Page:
5 minutes with — Joshua D’hondt

Antwerpen Wedding Photographer Joshua D’hondt

Joshua D’hondt is a family and wedding photographer from Antwerpen, Belgium. We had her attention for a few minutes to share a bit more about herself and how she approaches her work.

WUN: So, for those who don’t know you, who is Joshua D’hondt?

Joshua: OK. I’m Joshua, 36 years old, I’ve been shooting professionally for nine years now. I started out doing a little bit of everything, then kind of ended up shooting weddings. I actually wanted to be a writer before, so I did philosophy and journalism. But for some reason, I ended up in photography.

I found I really liked it because it is the perfect challenge.

There’s time pressure, It’s meaningful and full of moments and it challenges you to be good in many different types of photography.

So it is actually a really, really good exercise as a photographer to shoot a lot of weddings.

WUN: Right.

Joshua: And if you shoot weddings, usually these couples have kids and they ask you again. So that’s how you start shooting kids.

I found I really like that aspect of photography, so the last two to three years, I have been focusing more and more on family photography.

In a way, I like it better because there are no expectations.

WUN: In what way do you feel that?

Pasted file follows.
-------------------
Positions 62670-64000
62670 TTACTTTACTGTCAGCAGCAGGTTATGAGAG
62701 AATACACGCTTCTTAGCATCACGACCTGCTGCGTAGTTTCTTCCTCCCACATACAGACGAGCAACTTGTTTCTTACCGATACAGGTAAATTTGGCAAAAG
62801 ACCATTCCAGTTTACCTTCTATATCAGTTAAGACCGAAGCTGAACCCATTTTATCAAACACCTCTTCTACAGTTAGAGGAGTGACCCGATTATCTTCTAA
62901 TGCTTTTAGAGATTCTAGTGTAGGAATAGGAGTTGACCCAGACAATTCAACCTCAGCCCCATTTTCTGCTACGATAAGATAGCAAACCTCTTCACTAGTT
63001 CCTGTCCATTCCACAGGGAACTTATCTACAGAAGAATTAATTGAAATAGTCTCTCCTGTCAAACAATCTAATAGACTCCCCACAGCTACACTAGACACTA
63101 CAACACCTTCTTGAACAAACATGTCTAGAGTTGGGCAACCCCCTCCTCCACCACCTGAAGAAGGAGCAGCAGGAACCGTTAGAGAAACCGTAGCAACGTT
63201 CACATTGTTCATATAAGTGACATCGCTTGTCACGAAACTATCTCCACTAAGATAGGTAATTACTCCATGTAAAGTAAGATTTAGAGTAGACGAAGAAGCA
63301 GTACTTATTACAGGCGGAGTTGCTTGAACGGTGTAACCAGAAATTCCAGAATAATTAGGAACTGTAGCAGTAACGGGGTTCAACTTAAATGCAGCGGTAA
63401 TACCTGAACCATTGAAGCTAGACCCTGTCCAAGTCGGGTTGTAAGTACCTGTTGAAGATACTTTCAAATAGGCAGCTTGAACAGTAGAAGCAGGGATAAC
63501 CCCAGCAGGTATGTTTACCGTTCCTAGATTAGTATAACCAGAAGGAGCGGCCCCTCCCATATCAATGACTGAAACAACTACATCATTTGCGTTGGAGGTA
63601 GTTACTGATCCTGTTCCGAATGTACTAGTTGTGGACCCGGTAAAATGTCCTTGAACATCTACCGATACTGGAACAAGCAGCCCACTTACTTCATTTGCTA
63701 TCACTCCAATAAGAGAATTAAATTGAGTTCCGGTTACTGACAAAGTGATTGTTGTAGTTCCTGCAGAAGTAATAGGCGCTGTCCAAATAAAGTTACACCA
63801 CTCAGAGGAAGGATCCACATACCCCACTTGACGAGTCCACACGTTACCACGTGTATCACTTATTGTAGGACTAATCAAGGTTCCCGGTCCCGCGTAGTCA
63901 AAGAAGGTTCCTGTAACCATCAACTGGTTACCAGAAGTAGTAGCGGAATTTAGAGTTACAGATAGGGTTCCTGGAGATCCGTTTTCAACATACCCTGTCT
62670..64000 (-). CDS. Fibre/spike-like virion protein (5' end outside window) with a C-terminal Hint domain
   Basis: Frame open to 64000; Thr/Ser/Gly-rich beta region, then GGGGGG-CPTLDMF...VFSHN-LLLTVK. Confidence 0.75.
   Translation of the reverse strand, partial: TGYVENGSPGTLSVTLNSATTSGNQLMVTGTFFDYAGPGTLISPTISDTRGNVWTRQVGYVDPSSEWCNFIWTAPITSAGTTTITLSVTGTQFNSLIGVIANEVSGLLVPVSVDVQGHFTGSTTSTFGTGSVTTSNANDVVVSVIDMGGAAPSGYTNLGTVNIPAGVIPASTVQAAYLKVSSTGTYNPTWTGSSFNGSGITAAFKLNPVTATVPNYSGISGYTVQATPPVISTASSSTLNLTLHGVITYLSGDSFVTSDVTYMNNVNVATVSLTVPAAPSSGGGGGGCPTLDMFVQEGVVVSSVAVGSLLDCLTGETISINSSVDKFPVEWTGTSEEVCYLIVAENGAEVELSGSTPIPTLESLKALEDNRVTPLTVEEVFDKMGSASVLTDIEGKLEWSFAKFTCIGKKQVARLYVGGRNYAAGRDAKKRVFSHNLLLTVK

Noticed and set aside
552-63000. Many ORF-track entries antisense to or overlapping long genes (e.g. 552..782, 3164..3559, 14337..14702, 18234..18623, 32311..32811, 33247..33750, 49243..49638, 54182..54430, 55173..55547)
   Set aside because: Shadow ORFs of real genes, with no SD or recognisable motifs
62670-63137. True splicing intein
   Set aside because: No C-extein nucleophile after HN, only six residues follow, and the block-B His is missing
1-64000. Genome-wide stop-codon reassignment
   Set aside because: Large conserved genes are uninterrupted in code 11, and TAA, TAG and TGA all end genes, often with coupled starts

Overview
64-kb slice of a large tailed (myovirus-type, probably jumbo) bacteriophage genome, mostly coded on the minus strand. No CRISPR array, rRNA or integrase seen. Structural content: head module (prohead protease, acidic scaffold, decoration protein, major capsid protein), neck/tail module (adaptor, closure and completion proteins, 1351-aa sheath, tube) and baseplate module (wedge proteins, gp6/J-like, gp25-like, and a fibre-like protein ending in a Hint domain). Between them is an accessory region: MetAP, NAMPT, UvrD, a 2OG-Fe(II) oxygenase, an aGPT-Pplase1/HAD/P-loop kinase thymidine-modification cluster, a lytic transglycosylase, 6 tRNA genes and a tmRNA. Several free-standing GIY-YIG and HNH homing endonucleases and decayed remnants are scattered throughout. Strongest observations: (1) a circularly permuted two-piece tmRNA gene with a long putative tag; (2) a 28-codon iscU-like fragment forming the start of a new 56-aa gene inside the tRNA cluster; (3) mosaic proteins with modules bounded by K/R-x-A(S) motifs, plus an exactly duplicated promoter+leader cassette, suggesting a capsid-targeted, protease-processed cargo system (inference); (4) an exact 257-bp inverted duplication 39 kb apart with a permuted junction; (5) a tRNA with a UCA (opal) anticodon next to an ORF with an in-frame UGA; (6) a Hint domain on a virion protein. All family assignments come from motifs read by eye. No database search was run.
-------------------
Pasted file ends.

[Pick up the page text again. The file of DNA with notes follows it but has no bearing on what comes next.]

Joshua: There are no key moments that you just have to get. No expectations from the family-in-law, from the parents or the wedding planner. You can just shoot creatively from the heart and create something for yourself, something that definitely would be appreciated.

I find it liberating.

WUN: So are you going to keep shooting weddings or are you transitioning into only family photography?

Joshua: I still shoot about 10 to 15 weddings per year right now, but I’m trying to only go for weddings that I really want to shoot.

WUN: And what are those kind of weddings?

Joshua: I really like weddings with kids. Simple, spontaneous and moment-driven weddings. People that like to book me because of my family photography.

WUN: You seem to have a strong documentary style to your photography, that is at least the feel you get when you look at your website.